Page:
This temple with multiple identities (it is in fact also known as Okamoto-dera 岡本寺, Okamotoniji 岡本尼寺, Ikejiri-dera 池後寺 and Ikejiriniji 池後尼寺) is located just under 2 km from Horyuji. It was originally the palace of Shotoku Taishi's family, but before his death he ordered his son Yamashirono-ooenoo to rebuild it in the form of a temple. Houkiji consists of a main hall and a 3-story pagoda, about 23 meters high: the largest and oldest of its kind in Japan (it was built in 685). A symbol of this temple is undoubtedly the 11-headed wooden Kannon and the bronze Bosatsu (both gods of compassion).
Official Site: http://www.horyuji.or.jp/assets/images/pdf/english.pdf

photo credits: shoreexcursions.asia


Todaiji was founded by Emperor Shomu in 752, with the sole purpose of housing the statue of the Great Buddha in the Great Hall (Daibutsuden). After 7 long years of construction, the temple was burned down as a result of war in 1180 and continued to suffer the consequences of conflict until 1567. Restored each time, the temple's current form dates back to 1709 and its seated Buddha represents Vairocana and is flanked by two Bodhisattvas. The temple's grounds extend across almost the entire northern part of Nara National Park, so it is not uncommon to come across the famous deer seeking attention!
Official Site: http://www.todaiji.or.jp/english/index.html


photo credits: japanvisitor.com


Kofukuji was originally the temple of the powerful Fujiwara clan and one of the main temples of the Hosso (法相宗) sect, one of the six sects of Nanto. The temple consists of several buildings of important historical value and as many as two pagodas: one five-story and one three-story, which unfortunately cannot be visited. To make up for this lack, however, there is the National Treasure Museum where you can admire the statue of Ashura and the bronze head of Buddha.
Official Site: https://www.kohfukuji.com/english.html


photo credits: kintetsu.co.jp


Founded by Soga no Umako, Gangoji is among the oldest temples in Japan, having been moved from Asuka to Nara in 718. Almost as a gloomy tradition, this temple also suffered the wrath of nature and the devastation of fire and in 1451 almost the entire structure was destroyed and it was no longer possible to recover the ancient splendor of Gangoji except for the Zenshitsu Hall, located at the back, the only original survivor.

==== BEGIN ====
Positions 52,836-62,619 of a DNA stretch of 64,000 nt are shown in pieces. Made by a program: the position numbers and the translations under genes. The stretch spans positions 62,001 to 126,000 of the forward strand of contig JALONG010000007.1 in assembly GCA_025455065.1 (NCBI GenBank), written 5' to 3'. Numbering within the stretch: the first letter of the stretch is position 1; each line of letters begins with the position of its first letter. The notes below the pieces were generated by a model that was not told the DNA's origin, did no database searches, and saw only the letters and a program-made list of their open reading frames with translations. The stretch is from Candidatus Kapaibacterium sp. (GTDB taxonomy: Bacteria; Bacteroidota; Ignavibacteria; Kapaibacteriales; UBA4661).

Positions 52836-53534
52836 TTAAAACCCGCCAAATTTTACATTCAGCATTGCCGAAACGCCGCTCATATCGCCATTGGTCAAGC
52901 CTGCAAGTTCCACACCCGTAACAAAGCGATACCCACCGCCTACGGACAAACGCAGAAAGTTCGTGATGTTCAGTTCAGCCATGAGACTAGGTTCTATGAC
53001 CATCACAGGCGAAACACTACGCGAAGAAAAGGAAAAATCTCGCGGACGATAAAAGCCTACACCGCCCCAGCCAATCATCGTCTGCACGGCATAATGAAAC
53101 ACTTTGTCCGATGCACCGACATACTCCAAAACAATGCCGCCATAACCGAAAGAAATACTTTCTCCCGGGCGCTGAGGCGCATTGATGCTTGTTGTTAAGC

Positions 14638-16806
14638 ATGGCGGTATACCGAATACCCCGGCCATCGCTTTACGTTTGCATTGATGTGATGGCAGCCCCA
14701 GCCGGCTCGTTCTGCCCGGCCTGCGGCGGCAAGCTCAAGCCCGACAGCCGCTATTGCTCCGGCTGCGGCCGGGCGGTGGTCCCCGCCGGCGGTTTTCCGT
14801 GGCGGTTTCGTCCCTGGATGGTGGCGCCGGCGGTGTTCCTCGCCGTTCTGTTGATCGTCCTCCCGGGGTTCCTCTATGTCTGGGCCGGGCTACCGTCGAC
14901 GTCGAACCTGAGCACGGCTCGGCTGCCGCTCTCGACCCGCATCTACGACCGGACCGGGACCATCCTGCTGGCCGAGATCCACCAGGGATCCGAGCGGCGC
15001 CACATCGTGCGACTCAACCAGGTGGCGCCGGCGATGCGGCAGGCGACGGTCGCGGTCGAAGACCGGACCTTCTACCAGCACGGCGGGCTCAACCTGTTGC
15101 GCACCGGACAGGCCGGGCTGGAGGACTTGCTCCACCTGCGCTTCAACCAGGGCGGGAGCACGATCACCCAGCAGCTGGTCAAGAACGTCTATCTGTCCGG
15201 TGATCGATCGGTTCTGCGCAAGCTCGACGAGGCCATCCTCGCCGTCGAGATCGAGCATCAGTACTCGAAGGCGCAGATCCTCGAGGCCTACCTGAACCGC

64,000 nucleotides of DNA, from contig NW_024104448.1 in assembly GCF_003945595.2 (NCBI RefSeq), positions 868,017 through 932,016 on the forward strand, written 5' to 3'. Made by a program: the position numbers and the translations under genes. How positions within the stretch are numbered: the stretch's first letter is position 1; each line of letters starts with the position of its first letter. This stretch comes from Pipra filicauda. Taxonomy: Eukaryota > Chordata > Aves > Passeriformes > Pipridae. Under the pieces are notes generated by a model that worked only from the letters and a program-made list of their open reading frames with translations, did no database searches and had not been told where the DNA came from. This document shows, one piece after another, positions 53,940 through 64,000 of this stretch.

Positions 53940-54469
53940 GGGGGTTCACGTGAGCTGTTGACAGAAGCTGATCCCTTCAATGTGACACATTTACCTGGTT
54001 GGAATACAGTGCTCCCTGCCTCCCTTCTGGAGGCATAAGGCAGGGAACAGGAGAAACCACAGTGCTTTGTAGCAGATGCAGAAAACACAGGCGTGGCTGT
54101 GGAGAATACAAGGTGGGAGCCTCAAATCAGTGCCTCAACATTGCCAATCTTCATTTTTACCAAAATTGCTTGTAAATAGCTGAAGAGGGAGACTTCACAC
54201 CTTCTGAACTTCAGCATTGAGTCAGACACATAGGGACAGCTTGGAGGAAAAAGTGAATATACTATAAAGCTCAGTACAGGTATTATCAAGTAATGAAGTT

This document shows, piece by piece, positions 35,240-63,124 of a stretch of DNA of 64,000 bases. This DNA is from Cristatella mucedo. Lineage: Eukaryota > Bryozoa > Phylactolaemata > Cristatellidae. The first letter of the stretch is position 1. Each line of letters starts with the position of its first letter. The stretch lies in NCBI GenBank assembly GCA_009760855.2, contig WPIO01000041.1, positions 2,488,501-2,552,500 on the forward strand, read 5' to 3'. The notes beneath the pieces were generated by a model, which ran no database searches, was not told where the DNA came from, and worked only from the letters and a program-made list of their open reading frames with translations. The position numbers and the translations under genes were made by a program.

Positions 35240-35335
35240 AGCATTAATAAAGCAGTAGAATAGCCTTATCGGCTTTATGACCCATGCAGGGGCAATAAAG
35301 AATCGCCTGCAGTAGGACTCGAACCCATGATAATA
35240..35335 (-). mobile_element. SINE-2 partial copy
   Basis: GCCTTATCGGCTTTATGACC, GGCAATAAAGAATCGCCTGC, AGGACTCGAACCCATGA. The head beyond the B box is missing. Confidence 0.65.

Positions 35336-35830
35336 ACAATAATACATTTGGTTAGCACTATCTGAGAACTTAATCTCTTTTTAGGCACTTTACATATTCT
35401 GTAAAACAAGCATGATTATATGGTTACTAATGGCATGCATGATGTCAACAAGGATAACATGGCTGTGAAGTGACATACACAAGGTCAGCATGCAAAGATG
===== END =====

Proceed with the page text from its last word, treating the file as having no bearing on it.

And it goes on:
Official Site: https://gangoji-tera.or.jp/

photo credits: japan-guide.com/


Esattamente come Kofukuji, anche Yakushiji è il tempio principale della setta Hosso del buddismo. Fu costruito dall’imperatore Tenmu per sua moglie nel 680. Come ogni tempio, anche questa volta troviamo una grande statua del Buddha: in questo caso Yakushi-Nyorai possiede il potere della guarigione ed è in grado di dare conforto. Inoltre Yakushiji possiede due pagode, una sala dorata ed una collezione di oggetti d'arte buddista, tra cui una Triade Yakushi, un Kannon-Sho e dipinti di grande pregio
Sito Ufficiale: http://www.nara-yakushiji.com/


photo credits: toshodaiji.jp/


Toshodaiji was the first temple founded in 759 by a Chinese priest, Ganjin, who was sent by the emperor for the purpose of teaching priests and improving Buddhism in Japan. His teachings had a great influence for the country and today it is the main temple of the Rishu (律宗) sect. The main hall, Kondo, contains 9 statues of Buddha!
Official website: https://www.toshodaiji.jp/english/index.html

7 Temples, 7 fascinating wonders dedicated to the care of the soul: although they may seem extremely similar to each other, each building is characterized by unique and precious elements to discover and admire! How about dedicating some of your time to walk around Nara to discover these devout places? Have you already been there? Let us know your impressions and emotions!